Andy Goldsworthy

B. July 26, 1956 | Penpont, Scotland

“I am no longer content simply to make objects; instead of placing works upon a stone, I am drawn to the stone itself. I want to explore the space within and around the stone through a touch that is a brief moment in its life. A long resting stone is not an object in the landscape but a deeply ingrained witness to time and a focus of energy for its surroundings.” – Andy Goldsworthy, “Stone,” 1994.

In this FSA Inspiration, we feature British sculptor, photographer, and environmentalist Andy Goldsworthy (b. 1956). Specializing in site-specific and ephemeral works utilizing materials found in nature, Goldsworthy’s practice continues the legacy of the Land and Earthwork artists of the late 1960s – 1970s. His ongoing engagement with nature demonstrates the collaborative process between humans and the earth, that in turn, exemplifies a living presence within all things. 



From a young age, Goldsworthy spent his weekends and summers working on a farm near his home in Yorkshire, England. He found himself drawn to the meditative quality of manual tasks like plowing and building haystacks.

From a young age, Goldsworthy spent his weekends and summers working on a farm near his home in Yorkshire, England. He found himself drawn to the meditative quality of manual tasks like plowing and building haystacks. These seasons working in close contact with the land instilled in Goldsworthy a lifelong connection with nature, later influencing his artist working methods. Goldsworthy studied at Bradford College of Art in 1974 and Preston Polytechnic in Lancaster from 1975 to 1978. While in school he discovered that he preferred to work outdoors with found materials, rather than within a traditional studio space; this process prompted his experimentation with photography as a means to document his work for classes. Remarks Goldsworthy: “One day in first year I went out to the beach and dug things, made lines, and the tide came in and washed it away. I learned more about the tide, the sand, the texture, I learnt so much in that couple of hours. And I shifted to working outside. I didn’t really go back in again.”

Goldsworthy’s works are distinctive by their ephemeral quality. They are subject to the forces of nature, whether that be water, wind, sun, decomposition, or the changing seasons. Often, Goldsworthy does not pre-plan his pieces, opting instead to respond to what is given in the present moment and create an artwork based on the environment. Yet he must also plan his timing carefully: he might get to work very early in the morning to avoid melting a sculpture made from icicles, or choose a particular window of time to work by the seaside at low tide. By tailoring his designs and methodology to their locations, Goldsworthy works in dialogue with nature.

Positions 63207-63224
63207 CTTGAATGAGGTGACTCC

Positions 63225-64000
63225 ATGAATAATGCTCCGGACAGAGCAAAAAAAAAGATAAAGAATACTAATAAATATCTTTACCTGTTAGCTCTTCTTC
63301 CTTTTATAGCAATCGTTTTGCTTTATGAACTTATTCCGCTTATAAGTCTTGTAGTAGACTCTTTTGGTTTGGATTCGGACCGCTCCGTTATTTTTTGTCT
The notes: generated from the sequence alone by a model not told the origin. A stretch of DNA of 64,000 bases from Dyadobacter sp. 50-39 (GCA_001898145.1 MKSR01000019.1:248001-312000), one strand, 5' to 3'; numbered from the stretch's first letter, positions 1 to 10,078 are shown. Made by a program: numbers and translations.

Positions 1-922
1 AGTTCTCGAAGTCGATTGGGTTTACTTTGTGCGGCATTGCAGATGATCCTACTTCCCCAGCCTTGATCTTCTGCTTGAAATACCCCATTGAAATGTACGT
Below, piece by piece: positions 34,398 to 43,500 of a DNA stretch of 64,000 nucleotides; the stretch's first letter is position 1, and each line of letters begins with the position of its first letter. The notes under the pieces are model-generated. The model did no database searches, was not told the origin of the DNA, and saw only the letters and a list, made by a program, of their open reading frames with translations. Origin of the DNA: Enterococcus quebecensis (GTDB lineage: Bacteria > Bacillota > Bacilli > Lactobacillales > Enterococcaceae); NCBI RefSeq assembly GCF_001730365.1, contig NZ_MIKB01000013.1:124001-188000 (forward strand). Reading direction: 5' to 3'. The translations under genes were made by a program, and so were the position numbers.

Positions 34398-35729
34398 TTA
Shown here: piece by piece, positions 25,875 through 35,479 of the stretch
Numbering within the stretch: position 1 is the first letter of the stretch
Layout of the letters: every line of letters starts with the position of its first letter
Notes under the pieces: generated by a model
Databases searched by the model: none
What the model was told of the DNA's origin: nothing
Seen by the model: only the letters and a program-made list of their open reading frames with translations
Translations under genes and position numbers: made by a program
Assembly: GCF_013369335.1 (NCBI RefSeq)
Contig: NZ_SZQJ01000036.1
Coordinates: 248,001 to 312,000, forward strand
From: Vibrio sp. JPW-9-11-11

Goldsworthy’s working practice is perhaps best exemplified by his cairns– tall cones of stacked stones and other materials standing guard over lakes, forests, roads, and various sites. He describes the cairns as markers of places on his journey to which he feels special attachment. Likening the rounded shape of the cairns to seeds, Goldsworthy constructs these “seeds” by making an initial ring of stones, then stacking additional rings on top, getting wider and then narrower until they close at the top point of the cone. No binding material is used to hold the cairns together – just gravity and careful interlocking of the stones. In the 2001 documentary Rivers and Tides, Goldsworthy notes: “When I make a work, I often take it to the very edge of its collapse, and that’s a very beautiful balance.” He often goes through five or six failed attempts before finding a successful arrangement of the stones, but he does not allow frustration or impatience to impede his process. He describes the trial-and-error as a learning process wherein he gets to know the stone and the earth beneath it, improving his understanding of the material with each successive attempt. By the time he reaches a successful finish, he has become very familiar with the qualities of the natural world around him. 

Goldsworthy’s relationship with the land is at its heart driven by a desire to learn about and communicate with the natural world. Notably, Goldsworthy argues against creating a distinction between the urban world of humanity and that of nature. In his eyes, humans are just as much a part of nature as any other living being. He believes that to understand nature, we cannot overlook ourselves and our own role in the dynamics of the living world. “We often forget that we are nature. Nature is not something separate from us. So when we say that we have lost our connection to nature, we’ve lost our connection to ourselves.” With this in mind, Goldsworthy endeavors to reach a spiritual understanding with humanity’s friends in the natural world, making connections with stones, earth, water, ice, leaves, and trees through his artistic process: “Art for me is a form of nourishment. I need the land. I need it. I want to understand that state, and that energy that I have in me that I also feel in the plants and in the land.” – Andy Goldsworthy in Rivers and Tides

Top image: Andy Goldsworthy in “Leaning Into the Wind.” Credit: Thomas Riedelscheimer/Magnolia Pictures